Challenges in Information Retrieval and Language Modeling - PowerPoint PPT Presentation


PPT – Challenges in Information Retrieval and Language Modeling PowerPoint presentation | free to download - id: 75c2b3-MjRkM


The Adobe Flash plugin is needed to view this content

Get the plugin now

View by Category
About This Presentation

Challenges in Information Retrieval and Language Modeling


Challenges in Information Retrieval and Language Modeling Report of a Workshop held at the Center for Intelligent Information Retrieval, University of Massachusetts ... – PowerPoint PPT presentation

Number of Views:25
Avg rating:3.0/5.0
Slides: 33
Provided by: pdx88
Learn more at:


Write a Comment
User Comments (0)
Transcript and Presenter's Notes

Title: Challenges in Information Retrieval and Language Modeling

Challenges in Information Retrieval and Language
  • Report of a Workshop held at the Center for
    Intelligent Information Retrieval, University of
    Massachusetts Amherst, September 2002

What is Information Retrieval?
  • Salton (circa 1960s) defines it as being a
    field concerned with the structure, analysis,
    organization, storage, searching, and retrieval
    of information.
  • Throughout the 70s and 80s, pretty much all of
    the research in this field was focused on
    document (textual) retrieval.
  • In the last two decades, due to the huge increase
    in the types of content found online, the field
    has expanded into many different topics.

Some of these include
  • Question Answering
  • Topic Detection and Tracking
  • Summarization
  • Multimedia Retrieval (image and music)
  • Software Engineering
  • Chemical and Biological Informatics
  • Text structuring
  • Text mining
  • Genomics

Similarity to other fields?
  • The text notes the similarities some might see
    between IR and Database Systems research. The
    main factor that distinguishes these two fields
    is that IR focuses solely on deriving information
    from unstructured data sources. However,
    recently this boundary has become blurred, when
    it comes to classifying marked up text (like
    HTML, XML), because it can fall in either

Google is quite advanced why continue research
into IR?
  • Web search and IR are not equivalent web search
    is a subset of IR.
  • Web queries do not represent all information
  • Web search engines are effective for some types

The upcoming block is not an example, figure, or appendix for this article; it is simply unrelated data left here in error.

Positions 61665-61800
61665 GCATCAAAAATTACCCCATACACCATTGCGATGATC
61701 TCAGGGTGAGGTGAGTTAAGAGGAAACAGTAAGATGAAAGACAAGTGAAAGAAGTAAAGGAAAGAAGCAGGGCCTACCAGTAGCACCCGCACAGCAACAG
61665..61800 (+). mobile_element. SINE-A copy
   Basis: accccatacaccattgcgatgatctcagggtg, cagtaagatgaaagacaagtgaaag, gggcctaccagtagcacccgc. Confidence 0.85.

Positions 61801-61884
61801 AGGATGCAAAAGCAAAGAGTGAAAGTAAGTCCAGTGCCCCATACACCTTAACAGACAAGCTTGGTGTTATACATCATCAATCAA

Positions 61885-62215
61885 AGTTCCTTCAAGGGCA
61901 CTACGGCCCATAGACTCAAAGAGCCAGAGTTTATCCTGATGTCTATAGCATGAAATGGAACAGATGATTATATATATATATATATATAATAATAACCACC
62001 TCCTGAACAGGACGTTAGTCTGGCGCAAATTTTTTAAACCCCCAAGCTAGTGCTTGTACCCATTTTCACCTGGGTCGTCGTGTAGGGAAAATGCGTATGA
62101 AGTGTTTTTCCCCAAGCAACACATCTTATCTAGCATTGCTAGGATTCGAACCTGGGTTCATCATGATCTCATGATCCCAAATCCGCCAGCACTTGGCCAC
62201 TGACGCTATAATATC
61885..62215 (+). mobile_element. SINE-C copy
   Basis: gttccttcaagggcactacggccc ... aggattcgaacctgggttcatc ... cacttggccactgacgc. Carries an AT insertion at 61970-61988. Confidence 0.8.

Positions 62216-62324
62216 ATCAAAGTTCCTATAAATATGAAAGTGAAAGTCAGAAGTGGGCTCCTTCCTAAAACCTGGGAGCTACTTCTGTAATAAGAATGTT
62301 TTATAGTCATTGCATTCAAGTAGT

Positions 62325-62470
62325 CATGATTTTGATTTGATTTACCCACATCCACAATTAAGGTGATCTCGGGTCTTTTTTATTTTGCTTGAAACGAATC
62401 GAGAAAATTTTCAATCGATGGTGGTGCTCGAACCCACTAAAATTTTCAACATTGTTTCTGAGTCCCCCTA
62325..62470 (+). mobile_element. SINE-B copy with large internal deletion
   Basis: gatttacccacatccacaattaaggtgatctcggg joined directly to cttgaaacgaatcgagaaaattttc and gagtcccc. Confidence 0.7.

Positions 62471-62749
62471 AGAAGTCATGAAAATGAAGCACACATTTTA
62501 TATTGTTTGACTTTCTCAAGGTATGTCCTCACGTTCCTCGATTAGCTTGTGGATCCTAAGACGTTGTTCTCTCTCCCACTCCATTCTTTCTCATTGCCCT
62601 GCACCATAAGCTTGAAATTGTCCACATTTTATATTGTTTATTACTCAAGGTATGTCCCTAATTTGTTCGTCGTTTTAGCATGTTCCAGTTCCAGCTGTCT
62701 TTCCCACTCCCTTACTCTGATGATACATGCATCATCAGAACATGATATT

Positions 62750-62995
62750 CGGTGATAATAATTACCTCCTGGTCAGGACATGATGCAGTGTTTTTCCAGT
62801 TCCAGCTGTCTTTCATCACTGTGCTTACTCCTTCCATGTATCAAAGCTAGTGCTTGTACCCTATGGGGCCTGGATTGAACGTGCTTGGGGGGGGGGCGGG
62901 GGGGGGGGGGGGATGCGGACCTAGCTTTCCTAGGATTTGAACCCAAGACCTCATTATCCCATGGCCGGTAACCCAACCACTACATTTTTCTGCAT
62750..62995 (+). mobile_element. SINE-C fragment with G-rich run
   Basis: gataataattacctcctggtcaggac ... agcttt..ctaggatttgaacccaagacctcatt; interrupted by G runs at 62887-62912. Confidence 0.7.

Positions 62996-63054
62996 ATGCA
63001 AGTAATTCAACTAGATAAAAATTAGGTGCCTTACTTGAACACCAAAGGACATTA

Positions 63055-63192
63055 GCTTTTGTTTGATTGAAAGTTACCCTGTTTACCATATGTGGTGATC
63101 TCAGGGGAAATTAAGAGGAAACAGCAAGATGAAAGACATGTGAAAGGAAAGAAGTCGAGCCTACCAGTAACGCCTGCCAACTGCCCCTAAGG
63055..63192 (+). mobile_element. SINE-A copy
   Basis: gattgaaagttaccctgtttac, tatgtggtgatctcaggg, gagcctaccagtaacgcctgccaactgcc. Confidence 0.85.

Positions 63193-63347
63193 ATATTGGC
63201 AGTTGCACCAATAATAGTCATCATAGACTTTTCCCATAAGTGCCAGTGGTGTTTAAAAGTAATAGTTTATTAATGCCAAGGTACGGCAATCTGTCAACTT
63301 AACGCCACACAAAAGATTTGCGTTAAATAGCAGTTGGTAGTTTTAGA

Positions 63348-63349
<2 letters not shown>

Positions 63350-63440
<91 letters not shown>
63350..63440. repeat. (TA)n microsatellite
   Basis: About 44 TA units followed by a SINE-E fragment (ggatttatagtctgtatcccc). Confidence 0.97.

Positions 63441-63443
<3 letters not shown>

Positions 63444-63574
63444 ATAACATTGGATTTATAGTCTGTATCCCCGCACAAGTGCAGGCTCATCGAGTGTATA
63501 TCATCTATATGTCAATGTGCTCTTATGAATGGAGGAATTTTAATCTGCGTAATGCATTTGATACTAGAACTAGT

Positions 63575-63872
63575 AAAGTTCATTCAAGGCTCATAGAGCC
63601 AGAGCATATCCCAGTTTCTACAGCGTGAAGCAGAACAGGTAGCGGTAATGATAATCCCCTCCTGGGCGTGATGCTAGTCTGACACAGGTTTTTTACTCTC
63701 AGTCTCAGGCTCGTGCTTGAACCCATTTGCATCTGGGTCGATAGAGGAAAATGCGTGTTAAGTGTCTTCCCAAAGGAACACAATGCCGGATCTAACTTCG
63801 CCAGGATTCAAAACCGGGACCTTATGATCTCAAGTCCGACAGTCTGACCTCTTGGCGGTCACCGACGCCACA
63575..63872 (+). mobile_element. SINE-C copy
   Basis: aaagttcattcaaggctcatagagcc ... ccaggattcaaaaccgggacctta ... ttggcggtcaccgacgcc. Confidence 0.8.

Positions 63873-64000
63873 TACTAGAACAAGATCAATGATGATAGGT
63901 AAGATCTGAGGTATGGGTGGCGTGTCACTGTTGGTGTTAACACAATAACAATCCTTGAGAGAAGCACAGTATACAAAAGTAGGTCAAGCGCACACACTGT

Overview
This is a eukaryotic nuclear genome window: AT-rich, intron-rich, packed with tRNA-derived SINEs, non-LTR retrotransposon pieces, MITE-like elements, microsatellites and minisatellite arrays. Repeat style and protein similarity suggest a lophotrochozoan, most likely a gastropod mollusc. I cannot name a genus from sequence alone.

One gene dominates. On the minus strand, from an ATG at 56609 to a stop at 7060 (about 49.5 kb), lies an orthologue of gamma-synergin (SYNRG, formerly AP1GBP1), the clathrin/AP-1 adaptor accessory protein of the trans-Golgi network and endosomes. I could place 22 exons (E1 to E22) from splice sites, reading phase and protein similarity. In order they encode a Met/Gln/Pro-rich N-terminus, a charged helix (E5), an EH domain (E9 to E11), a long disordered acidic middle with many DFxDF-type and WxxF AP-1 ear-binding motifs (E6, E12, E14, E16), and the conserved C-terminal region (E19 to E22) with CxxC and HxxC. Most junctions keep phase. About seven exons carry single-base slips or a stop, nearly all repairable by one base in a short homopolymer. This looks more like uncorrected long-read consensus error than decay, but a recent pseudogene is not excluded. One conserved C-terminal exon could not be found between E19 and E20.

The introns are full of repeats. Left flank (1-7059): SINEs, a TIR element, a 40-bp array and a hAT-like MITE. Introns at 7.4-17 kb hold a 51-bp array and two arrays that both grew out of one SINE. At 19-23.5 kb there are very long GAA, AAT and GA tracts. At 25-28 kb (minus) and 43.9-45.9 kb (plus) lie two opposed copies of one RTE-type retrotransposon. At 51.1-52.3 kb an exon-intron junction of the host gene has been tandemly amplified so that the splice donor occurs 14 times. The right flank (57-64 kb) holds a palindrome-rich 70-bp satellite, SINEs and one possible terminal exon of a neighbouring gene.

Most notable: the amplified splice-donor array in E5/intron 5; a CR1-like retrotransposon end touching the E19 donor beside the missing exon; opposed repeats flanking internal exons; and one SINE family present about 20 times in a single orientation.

of queries in some contexts.

  • Long term challenges
  • Cross-lingual retrieval
  • Web search
  • Summarization
  • Question Answering
  • Multimedia Retrieval
  • Information Extraction
  • Testbeds

Long Term Challenges
  • Global Information Access develop massively
    distributed, multi-lingual retrieval systems that
    would take as input an information need, encoded
    in any language, and return relevant results,
    encoded in any language.
  • Contextual Retrieval Combine search
    technologies and knowledge about query and user
    context into a single framework in order to
    provide the most appropriate anser for a users
    information needs (example from paper).

Topic Discussions
  • The following are topical discussions regarding
    subsets of the IR field. These were thought (by
    the committee) to be the most important areas to
  • Note that for many of these areas, one of the
    prime needs to further research in the field is
    a good set of test data. Many cite specific
    public domain test sets that can be used to
    verify new technologies and prove correctness.
    Sometimes these are just raw data such as
    newspaper archives. However, fields such as
    Summarization that seek to test themselves in
    genres outside of the news domain, sometimes need
    to compile together test sets of data that they
    know will provide results that are scaleable to
    the real world (see Testbeds section)

Cross-Lingual Information Retrieval (CLIR)
  • Purpose is to support queries in one language
    against a collection in other languages.
  • Recently achieved milestone cross-lingual
    document retrieval performs essentially as
    accurately as monolingual retrieval.
  • Challenges Effective User Functionality, New
    more complex applications, Languages with sparse

Web Search
  • Has moved beyond just searching for specific web
    sites. Real Estate, Cars, Music, and Movies are
    just a few examples of other types of media
    people search for.
  • Challenges develop a formal Web Structure,
    Crawling and Indexing (keeping cached search